I disagree people want the newspaper they just don't want the Dallas Morning News version of the old newspaper model. People want the News and thats what the DMN could be good at but so far they are more worried about locking it all up in the ivory tower.I got the axe today. I wish I hadn’t. I don’t blame anyone. This isn’t about managers or executives trying to fatten their wallets at the expense of the employees. It’s about executives in a failing industry trying to hang on as long as they can. They’re just trying to slow the fall. None of these layoffs and restructurings will fix the fundamental problem that people just don’t want the newspaper anymore.
One of the Victims did add another comment I thought added to his arguement.
I appreciate the offer, jrp. And I’m sorry you disagree with me, but I just don’t understand your argument. Are you saying it’s the content that’s keeping younger readers away from the newspaper? Because, if you are, I think you’re wrong.
It’s not about the content, it’s about conditioning. Younger readers were never conditioned to make the newspaper part of their daily life. I’m somewhere between the 20-somethings and 60-somethings you mentioned. I’d wager to bet that most of the people I know outside of journalism don’t subscribe to the newspaper. And these are people who are concerned with what’s happening in the world. They want to be informed, they just have other ways of getting that information.
It's too bad people who like to hold paper in their hands while they read the day's news do not want to pay a fair price. A dollar a day seems too low for all that paper and transportation, and I hate to see online options seemingly sequestered behind a subscription barrier to subsidize the cost of home delivery.
Belo needs to expand local reporting coverage to include Oklahoma, Ark-La-Tex, Piney Woods, and the entire I-35 corridor to be more than a going business concern. The opportunity to make money reporting unbiased news is staring all these decision makers in the face, but they are even more unwilling to adapt. The consumer desire for an honest, just the facts, local information reporting agency is so pent up it's ridiculous. The news-entertainment business is a trend which has caused damage to factual news reporting entities, but that trend is approaching its expiration date.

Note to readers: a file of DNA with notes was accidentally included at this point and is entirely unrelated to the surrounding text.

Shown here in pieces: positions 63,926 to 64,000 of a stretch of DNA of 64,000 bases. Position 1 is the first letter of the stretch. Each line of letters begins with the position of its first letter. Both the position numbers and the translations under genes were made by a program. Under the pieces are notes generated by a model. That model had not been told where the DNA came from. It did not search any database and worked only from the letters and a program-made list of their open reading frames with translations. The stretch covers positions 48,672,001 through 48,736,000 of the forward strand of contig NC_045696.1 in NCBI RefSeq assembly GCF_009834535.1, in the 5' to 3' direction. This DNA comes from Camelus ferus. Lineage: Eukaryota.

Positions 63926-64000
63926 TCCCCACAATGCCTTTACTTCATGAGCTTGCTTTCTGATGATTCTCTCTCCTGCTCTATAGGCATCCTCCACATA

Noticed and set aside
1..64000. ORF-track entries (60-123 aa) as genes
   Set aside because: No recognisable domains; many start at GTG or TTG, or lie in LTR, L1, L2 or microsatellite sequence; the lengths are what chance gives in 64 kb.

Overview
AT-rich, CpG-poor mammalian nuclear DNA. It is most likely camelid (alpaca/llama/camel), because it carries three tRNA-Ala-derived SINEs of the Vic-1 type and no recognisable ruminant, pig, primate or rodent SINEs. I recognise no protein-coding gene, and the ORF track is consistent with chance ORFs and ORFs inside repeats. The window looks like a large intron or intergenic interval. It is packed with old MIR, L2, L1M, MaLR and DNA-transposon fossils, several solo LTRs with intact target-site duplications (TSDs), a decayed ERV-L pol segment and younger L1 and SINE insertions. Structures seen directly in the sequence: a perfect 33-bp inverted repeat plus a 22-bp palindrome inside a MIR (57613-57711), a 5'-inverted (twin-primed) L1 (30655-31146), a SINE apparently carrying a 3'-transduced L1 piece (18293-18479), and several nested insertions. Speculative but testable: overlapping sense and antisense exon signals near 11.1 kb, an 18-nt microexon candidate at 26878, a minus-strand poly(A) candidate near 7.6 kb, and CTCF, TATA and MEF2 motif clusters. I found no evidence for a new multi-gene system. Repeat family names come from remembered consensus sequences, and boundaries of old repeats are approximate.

I know their sales people have been hounding my parents to try to get them to buy the paper for every day of the week they can print the thing. We don't really use the home phone anymore cause we all have iPhones in my family so this weekend when my mom went to the closet where my parents have hidden the home phone, so we dont have to listen to it ring all the time casue all that calls home phones any more is tele-marketers, and low and behold there was numerous messages from the DMN about talking about upgrading their subscription. They clean out the machine about once a month and when you have at least 4 messages in one month they must be pushing the sales guys to convince people they need the DMN to know whats going on in the world.
I have to admit Tamtagon you do have a point there is no reason why the DMN shouldn't try to cover a little wider scope since they do such a terrible job covering the neighborhoods in Dallas County. They might as well just widen the net and attract more DFW region readers and try to be that boundless paper that's simply based in Dallas. It certainly sounds like a news media organization that realizes DFW is major draw for some large section of the southern US. I mean I personally might find it more palatable to subscribe to a wider region paper if they did it right. Right now it seems like they either try to cover stuff in our back yard or they just paste in news wire stories about international or nationwide subjects and it just seems like they are trying to be a nationwide paper and local paper at the same time in a way that doesn't work.